Community-Led Food Assessment

What is a Community-Led Food Assessment? (CLFA)

A community-led food assessment (CLFA) is a process that examines all of the issues affecting access to food in an area. Residents come together to identify areas for improvement and to develop solutions that work for them. 

Food First NL is now coordinating CLFAs in three Inuit communities in Nunatsiavut, Labrador: Rigolet, Nain and Hopedale as part of the project NiKigijavut Nunatsiavutinni: Our Food in Nunatsiavut. Learn more about this project here

To guide this work, Food First NL created a Community-led Food Assessment guide for Inuit Communities in partnership with Trent University, which you can download here: 

“The term ‘community-led’ is an important part of what makes all of these projects unique,” says Food First NL Executive Director Kristie Jameson. “With a community-led food assessment the discussion and decision-making is happening in the community where the program is taking place, by the people involved. People understand their community’s strengths and know where things need to improve, and they’re best equipped to develop solutions that will work locally.”  

A community-led food assessment is led by community members for the community. They are:

  • Collaborative — people involved work together to make decisions and find solutions;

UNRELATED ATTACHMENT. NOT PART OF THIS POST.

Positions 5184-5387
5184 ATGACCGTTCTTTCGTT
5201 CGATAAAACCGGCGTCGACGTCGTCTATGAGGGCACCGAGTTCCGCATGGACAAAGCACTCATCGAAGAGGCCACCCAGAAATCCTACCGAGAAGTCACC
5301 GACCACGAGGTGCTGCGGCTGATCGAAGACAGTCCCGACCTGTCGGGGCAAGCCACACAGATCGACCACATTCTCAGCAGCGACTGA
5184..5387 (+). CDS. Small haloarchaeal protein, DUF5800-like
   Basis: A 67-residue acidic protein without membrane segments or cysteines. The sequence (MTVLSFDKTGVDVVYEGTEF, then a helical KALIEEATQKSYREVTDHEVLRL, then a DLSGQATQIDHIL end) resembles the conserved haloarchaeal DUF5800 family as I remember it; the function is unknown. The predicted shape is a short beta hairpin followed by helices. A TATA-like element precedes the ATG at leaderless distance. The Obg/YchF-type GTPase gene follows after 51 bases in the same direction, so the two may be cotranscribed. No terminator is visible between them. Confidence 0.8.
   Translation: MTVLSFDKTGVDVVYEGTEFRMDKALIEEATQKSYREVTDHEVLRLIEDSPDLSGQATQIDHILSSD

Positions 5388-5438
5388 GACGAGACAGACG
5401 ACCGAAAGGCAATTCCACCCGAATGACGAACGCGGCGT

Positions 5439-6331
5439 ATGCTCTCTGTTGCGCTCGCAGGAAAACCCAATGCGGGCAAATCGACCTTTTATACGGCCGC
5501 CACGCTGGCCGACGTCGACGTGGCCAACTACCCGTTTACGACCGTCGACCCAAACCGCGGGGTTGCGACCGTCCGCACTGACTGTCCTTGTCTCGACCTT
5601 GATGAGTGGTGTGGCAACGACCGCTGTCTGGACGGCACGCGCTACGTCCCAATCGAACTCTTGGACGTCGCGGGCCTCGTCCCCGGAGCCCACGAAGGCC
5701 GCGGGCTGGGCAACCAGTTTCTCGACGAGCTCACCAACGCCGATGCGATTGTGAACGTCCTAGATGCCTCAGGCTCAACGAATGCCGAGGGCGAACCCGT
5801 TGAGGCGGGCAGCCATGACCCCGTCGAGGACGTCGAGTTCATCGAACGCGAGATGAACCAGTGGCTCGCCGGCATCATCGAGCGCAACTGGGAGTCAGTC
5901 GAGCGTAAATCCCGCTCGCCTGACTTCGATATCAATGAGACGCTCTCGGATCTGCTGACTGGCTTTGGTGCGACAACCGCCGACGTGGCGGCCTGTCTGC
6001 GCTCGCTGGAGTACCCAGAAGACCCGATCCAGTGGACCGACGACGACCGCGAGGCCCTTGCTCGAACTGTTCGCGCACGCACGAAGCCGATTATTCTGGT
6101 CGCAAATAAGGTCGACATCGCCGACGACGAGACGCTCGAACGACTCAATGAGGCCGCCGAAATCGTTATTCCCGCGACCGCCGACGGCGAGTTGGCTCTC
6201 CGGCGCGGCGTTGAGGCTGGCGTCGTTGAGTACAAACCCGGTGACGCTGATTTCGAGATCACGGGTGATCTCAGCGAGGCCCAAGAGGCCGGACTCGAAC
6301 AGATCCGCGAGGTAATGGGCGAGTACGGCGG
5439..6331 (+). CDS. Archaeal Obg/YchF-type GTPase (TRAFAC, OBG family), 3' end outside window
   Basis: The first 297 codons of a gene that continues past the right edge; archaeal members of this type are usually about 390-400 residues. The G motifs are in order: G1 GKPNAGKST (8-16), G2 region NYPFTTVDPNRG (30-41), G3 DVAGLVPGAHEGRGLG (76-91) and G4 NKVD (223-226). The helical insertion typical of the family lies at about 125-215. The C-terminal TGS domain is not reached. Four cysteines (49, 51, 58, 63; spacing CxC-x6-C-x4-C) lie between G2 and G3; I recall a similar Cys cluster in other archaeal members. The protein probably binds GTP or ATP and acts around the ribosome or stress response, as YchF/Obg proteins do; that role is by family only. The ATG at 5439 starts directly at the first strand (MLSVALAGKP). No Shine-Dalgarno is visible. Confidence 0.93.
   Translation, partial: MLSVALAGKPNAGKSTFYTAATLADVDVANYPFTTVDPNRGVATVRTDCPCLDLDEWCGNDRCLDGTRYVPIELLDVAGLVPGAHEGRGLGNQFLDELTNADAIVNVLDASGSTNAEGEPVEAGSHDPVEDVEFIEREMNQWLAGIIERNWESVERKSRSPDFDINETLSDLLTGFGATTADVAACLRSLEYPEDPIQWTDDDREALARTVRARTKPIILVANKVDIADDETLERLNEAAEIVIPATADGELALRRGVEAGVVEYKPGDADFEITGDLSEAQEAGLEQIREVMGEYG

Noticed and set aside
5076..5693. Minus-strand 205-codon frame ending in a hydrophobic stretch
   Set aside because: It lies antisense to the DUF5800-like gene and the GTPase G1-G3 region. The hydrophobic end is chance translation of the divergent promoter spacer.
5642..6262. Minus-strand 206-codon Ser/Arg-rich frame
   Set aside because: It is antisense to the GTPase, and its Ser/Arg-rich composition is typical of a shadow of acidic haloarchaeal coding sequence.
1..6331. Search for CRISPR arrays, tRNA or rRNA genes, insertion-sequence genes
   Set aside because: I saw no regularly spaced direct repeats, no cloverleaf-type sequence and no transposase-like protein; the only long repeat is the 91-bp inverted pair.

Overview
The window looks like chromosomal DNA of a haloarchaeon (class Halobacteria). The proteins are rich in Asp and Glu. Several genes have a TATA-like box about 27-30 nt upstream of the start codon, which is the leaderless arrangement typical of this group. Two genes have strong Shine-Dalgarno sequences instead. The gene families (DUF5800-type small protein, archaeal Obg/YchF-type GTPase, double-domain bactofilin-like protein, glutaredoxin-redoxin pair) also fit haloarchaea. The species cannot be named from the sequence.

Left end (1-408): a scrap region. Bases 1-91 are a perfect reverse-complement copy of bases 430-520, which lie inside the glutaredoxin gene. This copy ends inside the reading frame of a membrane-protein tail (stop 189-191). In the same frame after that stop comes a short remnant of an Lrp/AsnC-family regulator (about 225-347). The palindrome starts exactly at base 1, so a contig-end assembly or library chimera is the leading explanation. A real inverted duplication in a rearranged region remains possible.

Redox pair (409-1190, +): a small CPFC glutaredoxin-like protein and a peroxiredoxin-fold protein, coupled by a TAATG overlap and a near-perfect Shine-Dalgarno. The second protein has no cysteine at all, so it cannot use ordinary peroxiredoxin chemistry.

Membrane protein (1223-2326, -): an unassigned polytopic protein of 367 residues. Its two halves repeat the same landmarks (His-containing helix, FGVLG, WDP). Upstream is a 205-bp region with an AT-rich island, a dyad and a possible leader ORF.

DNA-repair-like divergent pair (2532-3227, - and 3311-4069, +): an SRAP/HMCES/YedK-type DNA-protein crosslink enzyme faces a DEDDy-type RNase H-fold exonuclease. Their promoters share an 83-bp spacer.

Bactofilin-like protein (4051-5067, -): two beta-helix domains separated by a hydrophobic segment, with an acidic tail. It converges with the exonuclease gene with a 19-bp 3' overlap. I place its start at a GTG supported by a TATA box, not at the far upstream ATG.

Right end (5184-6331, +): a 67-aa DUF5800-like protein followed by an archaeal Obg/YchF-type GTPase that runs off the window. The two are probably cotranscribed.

• Participatory — all residents of the community have the opportunity to participate in the assessment; and

  • Community Owned — information gathered and actions implemented from the assessment are shared and owned by the community.


Previous CLFAs in Newfoundland and Labrador

In 2009, with funding from the First Nations and Inuit Health Branch and the Public Health Agency of Canada, Food First NL partnered with the Hopedale Inuit Community Government and Nunatsiavut Government to pilot the BC Community Food Assessment Guide in collaboration with the community of Hopedale. This project, titled NiKigijavut Hopedalimi (Our Food in Hopedale), resulted in a clear, community-appropriate, and feasible food action plan outlining the priorities of the community and opportunities for action.

To read more about the approach and results of the NiKigijavut Hopedalimi project download:

In 2010-2011, with funding from the Department of Health and Community Services, FSN coordinated three regional CLFAs in the Burin Peninsula, Labrador West, and the Upper Lake Melville Region.

Local coordinators were hired and steering committees were set-up in each region to coordinate and lead the work. Community members from each region were engaged in consultations, surveys, and interviews, to inform the creation of regional food reports and action plans.

In Upper Lake Melville, this project resulted in:

  • 2 new community gardens, including one children’s garden;

  • 2 new community kitchen programs;

  • a Farmers’ Market in Happy Valley-Goose Bay; and

  • 2 school seedling initiatives which grow transplants for the children’s community garden.

This project increased the profile of food security issues in each region, as well as community dialogue and engagement with food security.

Download the final reports: